Are Samsung phones exploding AGAIN? Samsung user shares footage of his Galaxy A20e in pieces after it burst into flames just four years after the Note 7 handsets randomly combustedby Stacy Liberatore For Dailymail.com
- A California man claims his Samsung Galaxy A20e randomly exploded
- Kenji Yanase said the screen died and he opened the phone to look at the battery
- The battery then began to spark and flames started bellowing out from it
- Yanase has contacted Samsung and the firm is investigating the incident
Just when Samsung had finally put the exploding Note 7 fiasco behind it, another Galaxy smartphone has instantaneously combusted.
A California man claims his Galaxy A20e began sparking 'like fireworks' and burst into flames.
Kenji Yanase, the owner of the charred smartphone, shared a video of the Samsung handset after it had exploded, which looks eerily familiar to previous videos of the damaged Note 7 handsets shared in 2016.
'The screen died so I opened up the back and started looking at it,' said Yanase, of Montgomery Creek, California.
'I was holding onto it when the battery started sparking, like fireworks or something, with flames.'
Daily Mail has reached out to Samsung for comment and has yet to receive a response.
However, Samsung did release a public statement addressing the incident: 'Samsung stands behind the quality and safety of the Galaxy A series phones in the U.S. We have reached out to Mr. Yanase to retrieve the device and learn more about what happened.'
Yanase explained that while holding his phone the screen went blank, he took the battery out and it began to spark, which turned into flames.
'I got scared so I put it in a pan from the kitchen and threw water from the dog bowl onto it,' he said.
'It didn't stop burning, so I took the phone outside in the pan.' 'It was still flaming and sparking like crazy.'
'It was very scary, my whole house was filled with black smoke and it smelled so toxic.'
'I covered it with a lid because I didn't want to start a wildfire or something...and that finally put it out.
'I live in an area where wildfires are common, a small fire can can end up burning down 1,000 acres or more. It's terrifying.'
Kenji believes the battery is the culprit behind the incident, as he noted the motherboard showed no signs of damage – just the battery.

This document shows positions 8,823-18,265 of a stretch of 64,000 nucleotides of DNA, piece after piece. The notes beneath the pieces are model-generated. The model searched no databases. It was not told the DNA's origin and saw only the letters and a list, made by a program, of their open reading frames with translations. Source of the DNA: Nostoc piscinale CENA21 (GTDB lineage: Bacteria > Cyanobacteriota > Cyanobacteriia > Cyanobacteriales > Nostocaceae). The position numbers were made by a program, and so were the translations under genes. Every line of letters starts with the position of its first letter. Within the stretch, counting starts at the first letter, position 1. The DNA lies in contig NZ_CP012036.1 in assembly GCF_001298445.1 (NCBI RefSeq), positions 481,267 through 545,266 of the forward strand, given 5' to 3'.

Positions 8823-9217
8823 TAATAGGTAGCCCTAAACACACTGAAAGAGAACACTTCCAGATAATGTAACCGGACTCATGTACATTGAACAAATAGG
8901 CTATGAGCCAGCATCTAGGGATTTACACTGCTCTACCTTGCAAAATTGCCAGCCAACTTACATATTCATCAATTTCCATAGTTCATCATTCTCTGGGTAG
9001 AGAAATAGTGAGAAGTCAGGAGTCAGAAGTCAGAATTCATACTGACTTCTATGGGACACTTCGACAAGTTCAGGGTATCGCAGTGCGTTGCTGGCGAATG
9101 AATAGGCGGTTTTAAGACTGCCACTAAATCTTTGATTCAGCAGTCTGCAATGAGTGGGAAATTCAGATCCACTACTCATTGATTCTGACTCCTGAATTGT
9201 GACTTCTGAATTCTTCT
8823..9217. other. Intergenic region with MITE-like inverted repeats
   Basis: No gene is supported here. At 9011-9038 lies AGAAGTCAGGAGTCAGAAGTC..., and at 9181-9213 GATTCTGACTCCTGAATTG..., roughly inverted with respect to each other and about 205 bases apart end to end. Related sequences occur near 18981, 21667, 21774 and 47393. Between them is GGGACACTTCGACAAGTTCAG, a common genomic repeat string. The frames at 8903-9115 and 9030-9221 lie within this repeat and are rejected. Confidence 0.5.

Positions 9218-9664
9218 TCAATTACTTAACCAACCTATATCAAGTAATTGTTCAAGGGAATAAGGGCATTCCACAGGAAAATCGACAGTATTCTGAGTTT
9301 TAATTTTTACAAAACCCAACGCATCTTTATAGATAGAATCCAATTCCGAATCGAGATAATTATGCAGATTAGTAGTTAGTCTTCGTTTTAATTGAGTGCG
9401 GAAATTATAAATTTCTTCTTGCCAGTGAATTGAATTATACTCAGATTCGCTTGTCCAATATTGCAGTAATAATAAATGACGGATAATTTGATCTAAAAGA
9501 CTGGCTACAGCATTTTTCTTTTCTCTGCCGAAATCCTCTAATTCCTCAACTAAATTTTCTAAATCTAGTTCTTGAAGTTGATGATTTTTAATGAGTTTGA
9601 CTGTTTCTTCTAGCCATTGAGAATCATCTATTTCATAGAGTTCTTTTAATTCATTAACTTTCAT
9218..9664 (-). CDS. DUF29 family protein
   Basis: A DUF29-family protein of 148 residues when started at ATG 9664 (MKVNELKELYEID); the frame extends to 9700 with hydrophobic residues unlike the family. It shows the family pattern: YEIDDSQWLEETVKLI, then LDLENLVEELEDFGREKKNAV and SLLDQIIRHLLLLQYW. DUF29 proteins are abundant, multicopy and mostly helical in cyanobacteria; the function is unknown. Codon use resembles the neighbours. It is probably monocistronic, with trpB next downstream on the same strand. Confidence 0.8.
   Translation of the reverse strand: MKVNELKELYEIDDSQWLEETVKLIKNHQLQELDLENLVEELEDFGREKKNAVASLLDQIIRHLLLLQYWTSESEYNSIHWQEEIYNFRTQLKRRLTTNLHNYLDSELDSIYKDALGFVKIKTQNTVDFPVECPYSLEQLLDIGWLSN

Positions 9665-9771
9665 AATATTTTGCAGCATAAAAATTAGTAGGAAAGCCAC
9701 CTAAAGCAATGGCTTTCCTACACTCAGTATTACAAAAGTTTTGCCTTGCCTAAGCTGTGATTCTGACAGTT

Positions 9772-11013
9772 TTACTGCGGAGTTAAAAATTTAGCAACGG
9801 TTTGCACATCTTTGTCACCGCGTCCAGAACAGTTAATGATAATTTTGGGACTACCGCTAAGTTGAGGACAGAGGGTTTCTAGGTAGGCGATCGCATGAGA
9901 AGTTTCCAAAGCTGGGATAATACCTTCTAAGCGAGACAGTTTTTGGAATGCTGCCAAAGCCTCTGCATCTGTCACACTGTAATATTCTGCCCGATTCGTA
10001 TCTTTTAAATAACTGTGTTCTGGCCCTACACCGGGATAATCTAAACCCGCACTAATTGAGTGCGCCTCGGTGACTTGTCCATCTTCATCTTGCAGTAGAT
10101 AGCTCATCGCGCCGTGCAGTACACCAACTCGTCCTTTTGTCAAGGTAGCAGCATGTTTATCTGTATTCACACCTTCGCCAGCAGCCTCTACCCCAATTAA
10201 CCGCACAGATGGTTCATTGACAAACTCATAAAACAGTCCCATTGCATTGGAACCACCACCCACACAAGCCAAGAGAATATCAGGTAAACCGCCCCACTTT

He contacted Samsung regarding the smartphone, which he said the complaint was taken seriously by the service representative.
But Kenji was so traumatized by the event that he vows to never buy a Samsung phone again.
'I'm never going to have a Samsung again in my life,' Kenji said.
'I lost my family home in a fire when I was a kid, so I have PTSD about that, I check the stove one, two three times before I leave the house, every time.
'I am worried because this is a popular phone and it could hurt a lot of people.'
The Samsung A20e was released in 2019 and has not been previously linked to spontaneous combustion that plagued the Galaxy Note 7 smartphones three years earlier.
On August 2, 2016, Samsung took the stage in New York to unveil its 5.7 inch Galaxy Note 7, a place where the firm also saw an opportunity to take a stab at Apple.
'Want to know what else it comes with', teased Samsung's vice-president of marketing, Justin Denison.
'An audio jack. I'm just saying.'
The dig was at Apple removing the audio jack from its latest iPhone, which was not welcome by consumers.
However, thin a few days of the launch, it appeared Samsung was eating their own words after reports surfaced that the Note 7 was bursting into flames.
It was found that the faulty batteries from Samsung SDI were not the correct size for the device, which caused the overheating.
Issues were also found to occur with Note 7 smartphones carrying batteries made by ATL, which focuses on a manufacturing issue sparked by 'the quick ramp-up in production of replacement phones.
Just a month after the launch, Koh held a press conference in Seoul, South Korea where he announced the recall of 2.5 million Galaxy Note 7 devices that would eventually be replaced with a new and safe Note 7.
From the Note 7 fiasco, Samsung lost $26 billion in value in the stock market.
GIRL, 13, SUFFERS MINOR BURN FROM NOTE 7 REPLACEMENT
A Minnesota father says his daughter suffered a minor burn to her thumb when her replacement Samsung smartphone melted in her hand last week.
Andrew Zuis of Farmington, Minn., said his daughter, Abby, was holding the Galaxy Note 7 in her left hand Friday when it melted. Zuis saidthat the family had acquired the new phone on the day the replacement phones were released. There had been no problem with the original phone, he said.
'It's very fortunate Abby was not injured and was holding the phone,' Zuis said. 'If it was in her pocket, I think it would have been a whole different situation. I'm just very disappointed in Samsung and their product.'
Zuis provided KSTP-TV with receipts showing that the family bought a Galaxy Note 7 in August and then exchanged it Sept. 21 after Samsung announced the recall.
'She's done with Note 7s right now,' Zuis said of his daughter.
A Samsung representative told KSTP that an investigation is underway.
'We want to reassure our customers that we take every report seriously and we are engaged with the Zuis family to ensure we are doing everything we can for them and their daughter,' the representative said in a statement.